Thursday, March 30, 2006

Long story short: Freud sucks

That's the gist of this authoritative response Frederick Crews had to a recent Newsweek cover story about the pervasive influence of Freud on popular culture.

Freud's status as the poster boy for psychiatry has always been a personal frustration for me for the reasons that:
1.) I see Freud as a psuedoscientist who was able to utilize insight and his great intellect to fashion powerful (yet, false) narratives about the way the human mind works
2.) The quack theories Freud is best known for reflect poorly on the respectability of the discipline
3.) The fields of behavioral and cognitive psychology, along with the field of neuroscience, have made amazing strides in our understanding of human consciousness that are obscured by the shadow Freud casts over popular awareness.

So I was glad to see Crews's response do a good job of explaining why Freud should not be taken seriously.


John Lombard said...

Yes, when I was younger I thought they were useful metaphors, but now I'm not even sure of that. They're not valuable even as literature -- better to have a phenomenology that confirms with what we know about the mind and the brain.

Psyberian said...

I believe that Freud's exposition of defense mechanisms is insightful. He also, from what I understand, explains that what he was doing was just theorizing - he wasn't authoritarian about it. So he didn't intend for his ideas to be taken as "gospel."
What is strange to me is, although I have an M.S. in psychology, I never have read Freud in depth. I promised myself I would do that, but have yet to do it and I graduated over a devade ago.

Hume's Ghost said...

But Freud wasn't just theorizing, he was putting his ideas into practice in the form of psychoanalysis.

Impatient Patient said...

Thank you!! I hate Freud- so you have just made me thrilled. I won't go into how badly his ideas have affected medicine- real medicine- but thank you!!!!

Psyberian said...

But Hume's Ghost, you can't fault the man for going with what he believed were his best theories. That doesn't contradict the statement that he put forth his ideas as just what they were - ideas.

I will agree that there is a lot to criticize about Freud though. Freud was at once a blessing and a curse to psychology. His theories sparked a lot of research, but a lot of what he contended didn't pan out and some of it wasn't even empirically verifiable.

But let's give him what credit he deserves. The idea of a subconscious by itself was a huge paradigm shift.

Hume's Ghost said...

I credit Freud for bringing attention to the field of psychology and for sparking interst in the study of the mind and for popularizing the notion of unconscious processes (this idea was not original to Freud, see William James for example.)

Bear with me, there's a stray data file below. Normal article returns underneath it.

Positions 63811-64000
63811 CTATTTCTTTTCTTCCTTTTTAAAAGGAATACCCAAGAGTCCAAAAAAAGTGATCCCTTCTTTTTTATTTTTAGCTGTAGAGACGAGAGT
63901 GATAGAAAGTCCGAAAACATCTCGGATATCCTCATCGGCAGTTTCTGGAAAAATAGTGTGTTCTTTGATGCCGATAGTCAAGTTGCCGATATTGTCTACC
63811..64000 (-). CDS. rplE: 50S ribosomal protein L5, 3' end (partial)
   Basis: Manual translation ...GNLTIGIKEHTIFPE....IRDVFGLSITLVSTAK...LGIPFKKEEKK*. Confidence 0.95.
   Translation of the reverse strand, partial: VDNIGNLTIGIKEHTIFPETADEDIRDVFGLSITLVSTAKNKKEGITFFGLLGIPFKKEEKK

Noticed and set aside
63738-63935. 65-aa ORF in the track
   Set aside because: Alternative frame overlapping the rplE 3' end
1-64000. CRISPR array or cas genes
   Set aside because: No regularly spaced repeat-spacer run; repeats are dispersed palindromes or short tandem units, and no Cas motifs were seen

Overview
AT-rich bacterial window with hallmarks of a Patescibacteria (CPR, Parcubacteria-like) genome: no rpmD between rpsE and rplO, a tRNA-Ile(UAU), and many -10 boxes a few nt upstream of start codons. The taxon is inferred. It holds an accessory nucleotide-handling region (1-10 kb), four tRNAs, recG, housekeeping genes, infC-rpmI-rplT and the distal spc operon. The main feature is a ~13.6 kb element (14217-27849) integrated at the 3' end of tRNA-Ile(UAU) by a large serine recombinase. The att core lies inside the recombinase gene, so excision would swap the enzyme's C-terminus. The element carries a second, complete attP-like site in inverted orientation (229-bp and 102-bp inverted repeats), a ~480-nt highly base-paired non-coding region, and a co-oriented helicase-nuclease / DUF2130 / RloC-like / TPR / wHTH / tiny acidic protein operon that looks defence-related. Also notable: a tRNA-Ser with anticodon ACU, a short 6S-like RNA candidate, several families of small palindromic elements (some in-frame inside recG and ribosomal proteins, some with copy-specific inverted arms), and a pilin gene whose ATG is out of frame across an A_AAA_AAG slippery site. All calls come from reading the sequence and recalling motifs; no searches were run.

"you can't fault the man for going with what he believed were his best theories. That doesn't contradict the statement that he put forth his ideas as just what they were - ideas."

I fault him for treating people based on his pseudoscientific psychological theories (recall Popper came up with his philosophy of falsification as a specific response to Freud). If they were just ideas he wouldn't have made them the foundation of his pscychoanalytic therapy.

Psyberian said...

Well Hume’s Ghost, you have a point about Freud using pseudoscience to treat his patients and he is guilty of that. But the whole practice of psychology in general is not rooted in hard science anyway.

OK William James, and I would even say Nietzsche (who called himself a psychologist at one point) really knew about the subconscious, but Freud’s exposition of it in all (or many) of its forms was what really made an impact.

But don’t get me wrong – I feel sort of strange defending Freud since he did have all kinds of faults. For example, his recommending cocaine use to patients, his theories overemphasing sex, etc.

Popper was fascinating by the way. But I think he was too critical of science since, if nothing else, it works from a pragmatic epistemology.

Thank you for your thought-provoking blog.

Psyberian said...

Correction - I mentioned Popper above, but was actually thinking of Thomas Kuhn. Sorry for the confusion. It has been over a decade since I’ve been in college and somehow got the two mixed up - although they are very different. Anyway, Kuhn’s The Structure of Scientific Revolutions is what I had in mind.

Hume's Ghost said...

Ok, that makes more sense. The bit about Popper being critical of science had me confused.

Anonymous said...

When you think about it, Freud probably caused psychological damage indirectly to thousands. Freud's theories on incest undoubtedly served to cause additional distress to those who had been abused, and to shelter those who had done it to them.